Grocery stores can fail inspections & still stay open

WEST PALM BEACH, FL (WFLX) - With food prices rising, shoppers want to stretch their buck.

"I'm telling you their prices are good," shopper Carla Novoa said of Monterrey Supermarket in Delray Beach.

Inspectors found live rodents. One jumped out at an inspector we told her. "You're kidding?! Wow!" exclaimed Novoa. "Are they closing the place?"

Unlike restaurants that get closed down for rodents and roaches, grocery stores can stay open -- even if they fail the inspection.

They must stop using or throw away any products near the areas where pests or other hazardous situations were found. "I think that's disgusting I really do," explained shopper Addison Fields.

We reviewed state inspection reports since 2013 for hundreds of grocery stores from Boca Raton to the Treasure Coast.

We found stores that failed inspections multiple times.

Like the President Supermarket in Lake Worth that failed three inspections in two years (August, November and December of 2013).

When we took our hidden cameras inside to see if they cleaned up their act, we found milk two days past due. Inspectors also found expired milk.

The state also looks for signs of pests. "It's just something that happens," explained C&D Produce bookkeeper Alyson Philp.

C&D Produce in Lake Worth also failed three inspections (Twice in December 2013 and once in January 2014).

In December 2013, an inspector found live roaches on a scale in the meat department.

In January 2014, they found rodents who left droppings and chewed packages behind. "My shelves are absolutely perfect," Philp explained.

Philp said she has an exterminator come several times a week, and blames a nearby overgrown field for the pest problem. "Anything beyond this fence is not ours," explained Philp.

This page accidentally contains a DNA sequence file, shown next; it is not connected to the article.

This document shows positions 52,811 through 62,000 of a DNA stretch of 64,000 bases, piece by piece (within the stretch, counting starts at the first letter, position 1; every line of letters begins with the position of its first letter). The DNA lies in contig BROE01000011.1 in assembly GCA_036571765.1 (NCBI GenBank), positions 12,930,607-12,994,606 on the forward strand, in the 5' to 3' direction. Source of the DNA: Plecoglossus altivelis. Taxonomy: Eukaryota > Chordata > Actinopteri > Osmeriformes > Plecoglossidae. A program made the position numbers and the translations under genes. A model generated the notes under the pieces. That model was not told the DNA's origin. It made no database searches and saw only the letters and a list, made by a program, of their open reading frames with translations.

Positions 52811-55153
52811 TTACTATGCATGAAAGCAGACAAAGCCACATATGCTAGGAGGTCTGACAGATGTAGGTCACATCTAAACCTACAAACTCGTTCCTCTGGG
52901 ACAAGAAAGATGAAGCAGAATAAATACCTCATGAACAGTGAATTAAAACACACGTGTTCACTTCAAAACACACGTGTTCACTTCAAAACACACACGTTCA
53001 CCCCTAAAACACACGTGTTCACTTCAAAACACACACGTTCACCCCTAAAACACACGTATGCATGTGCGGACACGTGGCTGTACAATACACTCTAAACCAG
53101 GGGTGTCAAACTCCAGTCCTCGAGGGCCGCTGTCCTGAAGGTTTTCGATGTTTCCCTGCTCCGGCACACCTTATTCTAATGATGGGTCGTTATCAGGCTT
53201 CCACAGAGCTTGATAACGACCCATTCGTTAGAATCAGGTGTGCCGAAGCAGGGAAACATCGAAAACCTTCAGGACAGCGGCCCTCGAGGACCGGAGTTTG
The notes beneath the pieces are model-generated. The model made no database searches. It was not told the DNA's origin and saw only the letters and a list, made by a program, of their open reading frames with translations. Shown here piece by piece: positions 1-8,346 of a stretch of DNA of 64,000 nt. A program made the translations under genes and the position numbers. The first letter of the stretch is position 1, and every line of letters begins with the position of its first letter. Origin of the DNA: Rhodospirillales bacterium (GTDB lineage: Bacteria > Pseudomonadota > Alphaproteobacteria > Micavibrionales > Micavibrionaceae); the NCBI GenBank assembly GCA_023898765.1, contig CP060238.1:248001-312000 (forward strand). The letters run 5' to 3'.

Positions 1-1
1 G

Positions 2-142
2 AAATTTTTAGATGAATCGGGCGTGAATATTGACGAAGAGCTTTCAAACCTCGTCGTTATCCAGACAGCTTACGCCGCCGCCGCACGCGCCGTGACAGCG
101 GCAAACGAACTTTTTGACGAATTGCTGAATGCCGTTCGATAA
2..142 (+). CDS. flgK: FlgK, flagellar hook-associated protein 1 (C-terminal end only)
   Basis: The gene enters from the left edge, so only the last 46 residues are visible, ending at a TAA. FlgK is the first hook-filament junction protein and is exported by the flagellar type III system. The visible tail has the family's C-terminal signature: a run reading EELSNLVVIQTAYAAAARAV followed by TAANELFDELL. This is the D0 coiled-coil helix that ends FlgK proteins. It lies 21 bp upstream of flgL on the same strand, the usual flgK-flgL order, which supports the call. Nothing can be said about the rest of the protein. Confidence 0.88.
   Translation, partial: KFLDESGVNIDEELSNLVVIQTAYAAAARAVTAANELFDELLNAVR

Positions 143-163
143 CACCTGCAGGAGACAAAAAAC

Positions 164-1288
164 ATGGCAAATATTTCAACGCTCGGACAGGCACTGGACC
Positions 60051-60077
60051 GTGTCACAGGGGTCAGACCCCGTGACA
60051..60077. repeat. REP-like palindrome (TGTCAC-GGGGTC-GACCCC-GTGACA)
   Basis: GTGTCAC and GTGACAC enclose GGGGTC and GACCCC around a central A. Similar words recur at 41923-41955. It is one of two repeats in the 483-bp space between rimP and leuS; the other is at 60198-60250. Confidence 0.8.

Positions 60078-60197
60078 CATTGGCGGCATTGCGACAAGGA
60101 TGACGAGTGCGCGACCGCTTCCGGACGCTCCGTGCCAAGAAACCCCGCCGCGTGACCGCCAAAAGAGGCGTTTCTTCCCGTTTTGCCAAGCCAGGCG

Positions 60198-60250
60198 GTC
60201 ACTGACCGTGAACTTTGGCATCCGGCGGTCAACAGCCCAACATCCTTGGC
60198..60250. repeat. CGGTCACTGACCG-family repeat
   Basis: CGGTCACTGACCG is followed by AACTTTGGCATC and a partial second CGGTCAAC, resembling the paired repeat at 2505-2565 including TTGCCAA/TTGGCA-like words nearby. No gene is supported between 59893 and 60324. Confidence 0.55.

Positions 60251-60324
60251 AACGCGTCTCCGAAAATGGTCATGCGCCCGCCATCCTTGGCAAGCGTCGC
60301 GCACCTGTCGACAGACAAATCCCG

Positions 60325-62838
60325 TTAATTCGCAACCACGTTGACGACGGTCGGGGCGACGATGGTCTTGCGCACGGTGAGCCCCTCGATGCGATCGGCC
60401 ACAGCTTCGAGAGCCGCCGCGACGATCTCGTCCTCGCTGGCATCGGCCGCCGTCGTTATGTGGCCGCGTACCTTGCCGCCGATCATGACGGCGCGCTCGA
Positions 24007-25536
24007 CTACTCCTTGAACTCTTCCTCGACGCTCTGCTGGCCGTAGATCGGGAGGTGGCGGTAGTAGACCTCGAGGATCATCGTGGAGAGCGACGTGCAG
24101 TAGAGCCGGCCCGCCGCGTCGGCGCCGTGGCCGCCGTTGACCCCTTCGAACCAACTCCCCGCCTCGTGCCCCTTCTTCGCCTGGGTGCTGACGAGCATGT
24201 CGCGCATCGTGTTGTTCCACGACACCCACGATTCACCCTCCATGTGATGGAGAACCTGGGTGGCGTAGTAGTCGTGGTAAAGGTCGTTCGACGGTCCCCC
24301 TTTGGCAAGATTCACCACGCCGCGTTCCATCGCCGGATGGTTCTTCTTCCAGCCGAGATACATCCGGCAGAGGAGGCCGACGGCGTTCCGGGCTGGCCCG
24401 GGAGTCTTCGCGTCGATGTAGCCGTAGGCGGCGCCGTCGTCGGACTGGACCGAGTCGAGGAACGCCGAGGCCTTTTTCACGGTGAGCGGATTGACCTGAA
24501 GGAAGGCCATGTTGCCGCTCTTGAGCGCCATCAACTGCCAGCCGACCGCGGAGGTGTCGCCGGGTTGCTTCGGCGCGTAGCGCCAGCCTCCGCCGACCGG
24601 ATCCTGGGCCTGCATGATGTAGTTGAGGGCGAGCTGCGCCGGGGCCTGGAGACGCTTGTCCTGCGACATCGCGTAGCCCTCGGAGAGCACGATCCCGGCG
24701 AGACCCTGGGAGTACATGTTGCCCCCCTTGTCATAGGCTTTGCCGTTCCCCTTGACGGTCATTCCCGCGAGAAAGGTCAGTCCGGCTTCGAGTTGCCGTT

We asked about the trash lying on her property in the back where customers don't go. "It's just things get flown out of baskets and stuff. Every night this area gets cleaned,"  explained Philp.

Rodents were also repeatedly at Monterrey Supermarket in Delray Beach. The grocer failed three inspections (Two times in April 2013 and once in June 2014).

The local store and corporate did not have any comment.

According to state reports, rodents were found in the store twice in April of 2013.

It appeared to an inspector those rodents were even nibbling on cookies in the deli.

We showed the report to a customer. An inspector wrote that multiple products were covered with urine and feces from rodents. "What? Oh my God!" exclaimed Jean Belmont. "This is a very popular grocery store."

The store also failed an inspection in June of this year for several issues including a quote "putrid, foul smelling-build-up of meat debris."

"I don't want to buy anything that I know is going to make me sick," explained Belmont.

Inspectors did not find any cause for concern at any Publix store in our area. The grocer passed all its inspections in the past two years.

Shoppers we talked to are not surprised. "Publix has always been good and clean," explained Fields.

Walmart, Winn-Dixie, Target and Sam's Club in our area have failed inspections but not more than once at one location.

State law doesn't spell out how often a grocery store must be inspected.

It depends on risk. So the dirty ones are inspected more often.

The state just started to post a grocer's last inspection online, but if a grocer failed two weeks ago and passed today you wouldn't see that failure.

It's a better system, but hardly like the public data available for restaurants.